Heat is for Haters

Congratulations! You’ve taken the eco-conscious choice of removing all sources of heating from your house! You’ll really enjoy those lower energy bills (if only you can survive until summer), and will sleep well at night in your zero-degree sleeping bag, knowing you’re doing the right thing for the planet.

Now, how do you stay warm in your heat-less house?

  • Be active! Sit-ups and push-ups are great for stimulating the metabolism. Not only will you be less cold, you’ll be ripped for summer (if you survive that long).
  • Move heavy things. If you have books, put them in boxes and carry them from one place to another.
  • Warm yourself from the inside, out. Make that extra pot of coffee. Eat soup for lunch. Even if you don’t like tea, it’s hot, so make a lot and drink it anyway!
  • Blankets. Obviously, if you could put on any more sweatshirts and still be able to bend your arms, you would. When you can’t put on any more sweatshirts, try putting on a blanket!
  • Go to a coffee shop. Coffee shops are not as eco-conscious as you, so coffee shops have heat.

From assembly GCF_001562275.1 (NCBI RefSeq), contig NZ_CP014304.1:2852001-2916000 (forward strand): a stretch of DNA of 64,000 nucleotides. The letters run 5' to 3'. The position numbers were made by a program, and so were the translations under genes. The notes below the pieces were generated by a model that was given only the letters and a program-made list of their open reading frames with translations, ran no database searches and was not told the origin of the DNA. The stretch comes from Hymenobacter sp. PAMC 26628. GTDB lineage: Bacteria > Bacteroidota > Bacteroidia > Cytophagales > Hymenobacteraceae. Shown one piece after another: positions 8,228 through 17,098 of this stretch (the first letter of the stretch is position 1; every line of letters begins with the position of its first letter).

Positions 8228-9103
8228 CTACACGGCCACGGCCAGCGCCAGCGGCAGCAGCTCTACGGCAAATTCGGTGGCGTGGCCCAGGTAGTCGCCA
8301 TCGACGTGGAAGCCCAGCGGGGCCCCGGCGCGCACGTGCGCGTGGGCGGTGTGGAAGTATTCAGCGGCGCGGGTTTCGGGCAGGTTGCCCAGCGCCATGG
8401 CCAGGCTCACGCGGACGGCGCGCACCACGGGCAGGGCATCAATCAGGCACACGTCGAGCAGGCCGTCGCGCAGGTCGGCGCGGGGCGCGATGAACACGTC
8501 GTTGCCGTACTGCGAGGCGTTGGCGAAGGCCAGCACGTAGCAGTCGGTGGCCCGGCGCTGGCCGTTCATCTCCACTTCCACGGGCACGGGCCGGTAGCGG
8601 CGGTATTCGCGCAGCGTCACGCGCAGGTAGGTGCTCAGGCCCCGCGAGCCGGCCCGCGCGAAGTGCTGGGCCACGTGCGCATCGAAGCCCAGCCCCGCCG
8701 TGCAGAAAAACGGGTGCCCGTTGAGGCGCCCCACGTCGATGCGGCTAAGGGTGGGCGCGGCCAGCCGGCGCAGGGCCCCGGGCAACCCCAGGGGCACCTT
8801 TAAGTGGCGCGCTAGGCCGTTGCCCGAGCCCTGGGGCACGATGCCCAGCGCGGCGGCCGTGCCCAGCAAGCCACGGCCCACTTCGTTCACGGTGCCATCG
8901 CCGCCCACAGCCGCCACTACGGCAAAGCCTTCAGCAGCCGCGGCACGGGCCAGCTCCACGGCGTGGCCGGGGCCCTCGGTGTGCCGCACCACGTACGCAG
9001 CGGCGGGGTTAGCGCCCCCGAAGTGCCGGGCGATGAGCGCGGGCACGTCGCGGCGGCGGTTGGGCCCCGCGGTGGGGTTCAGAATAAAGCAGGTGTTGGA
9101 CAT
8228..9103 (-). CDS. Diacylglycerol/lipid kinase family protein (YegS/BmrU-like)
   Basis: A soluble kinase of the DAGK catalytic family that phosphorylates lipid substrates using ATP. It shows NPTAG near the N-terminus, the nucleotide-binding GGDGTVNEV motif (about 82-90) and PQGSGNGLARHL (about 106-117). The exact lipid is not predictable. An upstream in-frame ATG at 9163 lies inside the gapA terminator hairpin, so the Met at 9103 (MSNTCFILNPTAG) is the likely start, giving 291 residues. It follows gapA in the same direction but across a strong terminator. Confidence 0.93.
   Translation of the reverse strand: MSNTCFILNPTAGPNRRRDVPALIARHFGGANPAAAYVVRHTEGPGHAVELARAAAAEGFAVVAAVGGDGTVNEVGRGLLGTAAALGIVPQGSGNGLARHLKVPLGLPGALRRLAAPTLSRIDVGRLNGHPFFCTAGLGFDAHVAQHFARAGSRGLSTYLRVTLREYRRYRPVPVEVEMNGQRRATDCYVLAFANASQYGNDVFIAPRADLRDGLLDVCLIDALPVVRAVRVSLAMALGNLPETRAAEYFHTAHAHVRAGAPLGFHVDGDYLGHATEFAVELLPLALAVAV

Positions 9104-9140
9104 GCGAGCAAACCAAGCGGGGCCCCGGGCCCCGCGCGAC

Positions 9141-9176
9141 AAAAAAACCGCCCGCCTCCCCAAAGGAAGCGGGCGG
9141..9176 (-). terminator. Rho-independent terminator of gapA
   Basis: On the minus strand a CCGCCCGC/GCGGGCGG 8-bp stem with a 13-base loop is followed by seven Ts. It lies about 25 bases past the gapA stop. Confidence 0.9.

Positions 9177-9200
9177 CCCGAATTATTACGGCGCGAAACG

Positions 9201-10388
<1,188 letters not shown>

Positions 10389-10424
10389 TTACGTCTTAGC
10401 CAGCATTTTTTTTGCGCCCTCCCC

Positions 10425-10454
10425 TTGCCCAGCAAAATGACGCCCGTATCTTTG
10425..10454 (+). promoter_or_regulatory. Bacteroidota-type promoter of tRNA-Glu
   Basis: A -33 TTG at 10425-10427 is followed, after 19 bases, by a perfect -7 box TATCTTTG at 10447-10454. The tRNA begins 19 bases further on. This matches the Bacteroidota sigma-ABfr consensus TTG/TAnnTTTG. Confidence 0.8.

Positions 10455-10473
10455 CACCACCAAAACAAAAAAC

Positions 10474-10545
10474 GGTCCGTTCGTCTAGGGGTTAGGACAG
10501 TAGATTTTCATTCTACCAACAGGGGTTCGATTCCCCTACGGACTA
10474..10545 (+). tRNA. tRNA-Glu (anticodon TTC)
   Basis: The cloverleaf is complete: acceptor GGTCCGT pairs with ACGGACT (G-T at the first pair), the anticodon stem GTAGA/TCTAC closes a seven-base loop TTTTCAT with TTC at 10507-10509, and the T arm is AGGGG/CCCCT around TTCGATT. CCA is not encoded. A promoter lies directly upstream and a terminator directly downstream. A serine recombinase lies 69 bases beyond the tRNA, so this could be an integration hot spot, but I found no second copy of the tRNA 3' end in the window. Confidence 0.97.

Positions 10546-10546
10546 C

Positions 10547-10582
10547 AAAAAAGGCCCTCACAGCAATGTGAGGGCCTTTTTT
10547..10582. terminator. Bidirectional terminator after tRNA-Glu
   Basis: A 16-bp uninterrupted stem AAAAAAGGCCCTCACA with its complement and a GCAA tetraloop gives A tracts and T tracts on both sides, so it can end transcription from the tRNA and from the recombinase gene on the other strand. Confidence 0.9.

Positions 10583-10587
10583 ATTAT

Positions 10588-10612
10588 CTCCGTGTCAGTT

• Take a long, hot shower. While you stand there wasting both energy and water, warm water, take a moment to pat yourself on the back for all the energy you’re saving.
  • Complain to your friends. They may offer you the warmth of their homes. Added bonus: you’ll learn more about who your true friends are!
  • Bake bread. Not only is home-made bread delicious, running your oven for hours on end will also make your home feel somewhat less like an ice box. Plus, when you’re done baking, you can toast your bread in a toaster, which creates a small amount of heat as well. Try warming your hands over the toaster as your bread toasts—it’s delightful!

Finally, don’t forget to spray about your heat-free lifestyle on the internet and social media. This won’t actually make you any warmer, but is proven to be the most effective action a person can take to combat climate change!

About Mark Egge

Two truths and a lie: Mark Egge is an outdoor enthusiast, opera singer, and a transportation data scientist. He lives in Bozeman, Montana.
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